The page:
The ability to adjust to a variety of different habitats and environments is a characteristic of humans. The ability to move and track habitat change geographically (narrow lines) or to expand the degree of adaptive versatility is important for any lineage to persist.Extinction occurs if species populations have specific dietary/habitat adaptations (i.e., a narrow band of ‘adaptive versatility’; highlighted bands) and cannot relocate to a favored habitat.
Over the course of human evolution, human ancestors increased their ability to cope with changing habitats rather than specializing on a single type of environment.
Icons: (a) hominin origins, (b) habitual bipedality, (c) first stone toolmaking and eating meat/marrow from large animals, (d) onset of long-endurance mobility, (e) onset of rapid brain enlargement, (f) expansion of symbolic expression, innovation, and cultural diversity.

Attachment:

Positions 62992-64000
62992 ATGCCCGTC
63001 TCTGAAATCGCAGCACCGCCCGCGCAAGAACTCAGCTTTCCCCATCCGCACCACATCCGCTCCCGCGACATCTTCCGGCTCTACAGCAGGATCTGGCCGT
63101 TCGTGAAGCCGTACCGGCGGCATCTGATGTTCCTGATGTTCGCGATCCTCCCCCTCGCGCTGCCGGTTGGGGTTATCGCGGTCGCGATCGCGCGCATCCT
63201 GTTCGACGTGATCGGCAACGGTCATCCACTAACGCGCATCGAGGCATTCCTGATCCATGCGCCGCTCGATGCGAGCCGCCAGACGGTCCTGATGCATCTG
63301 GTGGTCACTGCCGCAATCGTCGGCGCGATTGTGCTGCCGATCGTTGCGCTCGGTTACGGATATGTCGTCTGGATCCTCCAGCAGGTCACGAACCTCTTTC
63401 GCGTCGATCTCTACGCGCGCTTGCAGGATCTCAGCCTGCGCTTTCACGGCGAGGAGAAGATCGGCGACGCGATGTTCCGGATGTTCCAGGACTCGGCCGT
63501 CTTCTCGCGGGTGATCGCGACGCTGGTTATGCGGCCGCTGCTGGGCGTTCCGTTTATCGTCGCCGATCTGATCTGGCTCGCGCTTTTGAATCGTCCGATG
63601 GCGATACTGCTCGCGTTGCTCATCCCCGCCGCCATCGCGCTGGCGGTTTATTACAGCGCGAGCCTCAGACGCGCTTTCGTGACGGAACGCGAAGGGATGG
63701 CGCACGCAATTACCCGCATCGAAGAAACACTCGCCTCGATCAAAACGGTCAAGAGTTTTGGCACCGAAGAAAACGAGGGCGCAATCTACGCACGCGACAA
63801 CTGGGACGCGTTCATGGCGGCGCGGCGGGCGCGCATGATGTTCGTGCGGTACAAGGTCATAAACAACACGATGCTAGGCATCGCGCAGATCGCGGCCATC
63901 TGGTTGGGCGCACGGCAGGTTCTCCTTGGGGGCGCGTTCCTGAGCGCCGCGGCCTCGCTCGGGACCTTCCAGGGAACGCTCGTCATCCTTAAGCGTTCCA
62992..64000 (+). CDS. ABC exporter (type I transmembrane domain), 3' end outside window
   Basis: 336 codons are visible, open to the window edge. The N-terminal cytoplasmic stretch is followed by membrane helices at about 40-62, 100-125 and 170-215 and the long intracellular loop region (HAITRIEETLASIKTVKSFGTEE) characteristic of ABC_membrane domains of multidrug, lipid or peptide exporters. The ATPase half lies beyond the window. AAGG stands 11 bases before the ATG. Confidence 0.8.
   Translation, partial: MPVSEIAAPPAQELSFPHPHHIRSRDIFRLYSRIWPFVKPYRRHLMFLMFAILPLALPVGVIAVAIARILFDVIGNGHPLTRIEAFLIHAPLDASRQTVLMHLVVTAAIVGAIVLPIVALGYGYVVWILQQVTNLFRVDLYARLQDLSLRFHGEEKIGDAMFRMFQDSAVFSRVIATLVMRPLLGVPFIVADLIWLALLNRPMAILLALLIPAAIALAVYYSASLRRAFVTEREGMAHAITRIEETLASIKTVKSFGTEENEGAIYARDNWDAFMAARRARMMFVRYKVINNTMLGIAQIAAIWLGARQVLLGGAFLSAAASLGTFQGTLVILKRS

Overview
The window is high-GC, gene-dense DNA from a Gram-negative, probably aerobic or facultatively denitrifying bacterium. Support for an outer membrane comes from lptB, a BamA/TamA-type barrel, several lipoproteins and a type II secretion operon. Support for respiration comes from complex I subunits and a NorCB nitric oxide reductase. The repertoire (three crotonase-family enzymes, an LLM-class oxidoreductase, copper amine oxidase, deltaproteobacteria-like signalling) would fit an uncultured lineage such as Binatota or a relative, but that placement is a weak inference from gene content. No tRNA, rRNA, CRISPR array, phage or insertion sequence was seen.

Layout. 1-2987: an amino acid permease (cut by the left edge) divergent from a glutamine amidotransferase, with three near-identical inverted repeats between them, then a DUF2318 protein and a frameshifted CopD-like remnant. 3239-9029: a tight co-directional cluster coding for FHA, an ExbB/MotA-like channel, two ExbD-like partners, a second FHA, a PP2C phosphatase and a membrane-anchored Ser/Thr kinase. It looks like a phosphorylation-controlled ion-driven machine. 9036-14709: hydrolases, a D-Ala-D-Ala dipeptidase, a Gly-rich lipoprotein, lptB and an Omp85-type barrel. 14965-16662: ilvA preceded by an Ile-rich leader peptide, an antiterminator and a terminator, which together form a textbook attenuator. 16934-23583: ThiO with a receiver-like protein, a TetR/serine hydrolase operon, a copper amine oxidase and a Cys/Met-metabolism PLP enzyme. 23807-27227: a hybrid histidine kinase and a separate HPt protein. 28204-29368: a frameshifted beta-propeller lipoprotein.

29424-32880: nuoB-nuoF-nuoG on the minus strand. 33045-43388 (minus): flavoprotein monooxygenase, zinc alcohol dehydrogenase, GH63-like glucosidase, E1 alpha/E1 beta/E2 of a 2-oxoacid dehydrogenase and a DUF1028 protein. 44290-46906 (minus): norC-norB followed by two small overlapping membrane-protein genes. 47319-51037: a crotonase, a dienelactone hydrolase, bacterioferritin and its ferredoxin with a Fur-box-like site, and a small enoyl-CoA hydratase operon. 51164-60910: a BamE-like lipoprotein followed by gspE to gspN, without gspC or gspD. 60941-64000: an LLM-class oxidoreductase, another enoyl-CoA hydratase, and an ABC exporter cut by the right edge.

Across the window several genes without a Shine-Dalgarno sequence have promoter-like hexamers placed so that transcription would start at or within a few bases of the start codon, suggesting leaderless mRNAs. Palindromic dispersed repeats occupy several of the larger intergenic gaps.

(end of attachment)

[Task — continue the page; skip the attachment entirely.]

All organisms encounter some amount of environmental change.
Hominin fossils would be found in those environments and not present in diverse types of habitat.
A different hypothesis is that the key events in human evolution were shaped not by any single type of habitat (e.g., grassland) or environmental trend (e.g., drying) but rather by environmental instability. Rick Potts of the Human Origins Program, is called variability selection.